It’s been more than 135 days since PM Modi declared the nation-wide lockdown and needless to say we are sinking deep in the black hole of coronavirus. Hunt for vaccines is still on, the manufacturing sector is bleeding, the economic outlook is dooming, and obviously, society is not stable. We have probably read a plethora of articles and blogs on the possible impact of this pandemic and how the situation can change in the future.
The key takeaway from all such secondary and primary research works is the same — it would take 1 to 2 years to restore and revive the economic wheel. The obvious question arises; how is this pandemic or the “new normal” supposed to change the industrial ecosystem in our country?
Courtesy COVID-19, we have already witnessed a lot of disruptions — SME level manufacturing of PPE kits, everyone trying to manufacture hand-sanitisers, Hyundai collaborating with Air Liquide to manufacture ventilators, cost leadership in manufacturing healthcare equipment and accessories, the emergence of remote working or hybrid working concepts (no one expected this in March 2020), and the list goes on.
Traditional sectors that typically showcase the same trend as that of the country’s GDP are expected to bleed and may expect a recovery in the next financial year. Construction, infrastructure development and allied sectors (like cement, steel) are already bleeding as there is a shortage of labour and lack of demand from the market. Worth mentioning is the severe impact on the real estate segment (both rental and sell). Both individual and institutional buyers are going slow and managing cash judiciously for future exigencies.
All these would result in a lack of demand, cost and time overrun. For large and capital intensive construction projects, we need to appreciate that offering loan moratoriums might not be the best decision as, during the moratorium period, interest calculation is still on, which would create stress on the cash flow. Construction in India is interlinked with various allied sectors (like mechanical and electrical equipment, cement, steel). All these sectors would also go slow for quite some time.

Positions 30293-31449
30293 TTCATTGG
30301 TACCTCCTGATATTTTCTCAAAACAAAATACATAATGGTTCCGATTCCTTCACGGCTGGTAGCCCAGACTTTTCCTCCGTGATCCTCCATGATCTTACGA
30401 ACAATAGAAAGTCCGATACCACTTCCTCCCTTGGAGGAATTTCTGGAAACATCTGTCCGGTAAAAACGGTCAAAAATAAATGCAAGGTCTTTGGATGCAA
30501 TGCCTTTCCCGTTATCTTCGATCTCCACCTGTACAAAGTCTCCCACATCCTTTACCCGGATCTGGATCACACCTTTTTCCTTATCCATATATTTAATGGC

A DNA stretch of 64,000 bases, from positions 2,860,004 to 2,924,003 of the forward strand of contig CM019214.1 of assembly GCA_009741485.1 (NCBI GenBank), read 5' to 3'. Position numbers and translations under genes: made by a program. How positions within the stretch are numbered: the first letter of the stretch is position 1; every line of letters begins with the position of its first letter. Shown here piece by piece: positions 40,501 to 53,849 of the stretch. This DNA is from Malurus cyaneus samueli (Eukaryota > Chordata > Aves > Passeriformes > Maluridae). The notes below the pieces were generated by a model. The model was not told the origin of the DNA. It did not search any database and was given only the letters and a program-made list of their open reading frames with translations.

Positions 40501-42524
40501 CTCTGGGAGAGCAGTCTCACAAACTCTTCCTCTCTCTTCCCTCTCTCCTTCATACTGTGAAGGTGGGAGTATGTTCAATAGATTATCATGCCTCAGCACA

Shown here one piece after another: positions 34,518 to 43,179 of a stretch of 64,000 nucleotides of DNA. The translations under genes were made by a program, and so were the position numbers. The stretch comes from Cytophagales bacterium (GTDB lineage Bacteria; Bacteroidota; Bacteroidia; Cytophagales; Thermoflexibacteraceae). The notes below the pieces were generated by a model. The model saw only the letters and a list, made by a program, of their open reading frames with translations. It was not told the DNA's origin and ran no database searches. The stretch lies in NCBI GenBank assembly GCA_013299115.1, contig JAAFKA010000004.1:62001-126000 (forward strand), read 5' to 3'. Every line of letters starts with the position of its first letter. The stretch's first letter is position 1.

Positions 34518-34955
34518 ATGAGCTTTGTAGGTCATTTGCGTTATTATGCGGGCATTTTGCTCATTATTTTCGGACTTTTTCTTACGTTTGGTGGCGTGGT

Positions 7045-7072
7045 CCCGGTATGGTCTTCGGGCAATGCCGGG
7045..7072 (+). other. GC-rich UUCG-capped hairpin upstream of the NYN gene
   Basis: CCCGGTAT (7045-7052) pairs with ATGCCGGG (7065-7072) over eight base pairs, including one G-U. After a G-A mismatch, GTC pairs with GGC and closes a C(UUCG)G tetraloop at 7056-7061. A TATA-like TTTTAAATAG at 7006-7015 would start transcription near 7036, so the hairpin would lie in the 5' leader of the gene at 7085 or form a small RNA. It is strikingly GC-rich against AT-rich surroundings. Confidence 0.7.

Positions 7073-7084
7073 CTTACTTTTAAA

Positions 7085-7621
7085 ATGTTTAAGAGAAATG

Conventional manufacturing sectors (such as plastic, rubber, chemicals, paper, etc.) are purely market (domestic and export) driven and are expected to restore by the end of the current financial year. We should watch out for the possible ushering of automation, digitisation and (possible) implementation of Industry 4.0 concept. We should expect many illustrations of horizontal and vertical diversification and examples of forward and backward linkages soon.
India is a diversified economy and the taste and outlook vary from North to South. Marketing campaigns and products which are popular in Western India have failed in Eastern India. In such a vast country, consumer-driven sectors (such as food and beverages, FMCG, lifestyle and apparels including ready-made garments, automobile) might generate a mixed reaction.
The food and beverage segment is expected to revive soon as it is directly related to essential consumption. Numbers show that positive growth has happened in the other consumer-oriented sectors in June and July and this momentum is expected to go on. By the end of this calendar year, these sectors should get restored. Urban India would recover first, but semi-urban segment would take some time.
Sunrise and R&D oriented sectors (like IT and ITES, Pharmaceuticals, Biotechnology, Telecom and Electronics) might raise an interesting observation. Pharmaceuticals and biotechnology sectors have been doing extremely well and demand will increase in the future. Owing to the recent Sino-India cold war, we would witness more inclusive growth and proliferation of homemade brands in the electronics sector.
The future is bright and there is a huge market to tap. The present and future belongs to IT and ITES, as the lockdown customers prefer convenience in lifestyle and livelihood. This has resulted in the popularity of Fintech, Agro-tech, Digital education, Telemedicine, home delivery and e-commerce segments. We should expect more innovation in recent times.
Telecom is acting as a backbone for all the other sectors and doing well. As we all know, aviation and hospitality/entertainment sectors are physically oriented (and not virtual, will keep on suffering). Since the last 4 months, the dip has already created a hole and recovery is not expected before the end of the next calendar year.
India would need more policy reforms and more innovative initiatives from the unicorns and our large conglomerates. Atmanirbhar Bharat is our dream, but we need more collaborative approaches from Government and private sectors (which is aptly supported by our BFSI and regulatory aspects) to restore normalcy. The focus should be more on digital initiatives and on taking all protective measures to revive the manufacturing sector at the earliest. This, in turn, would reinstate the service sector.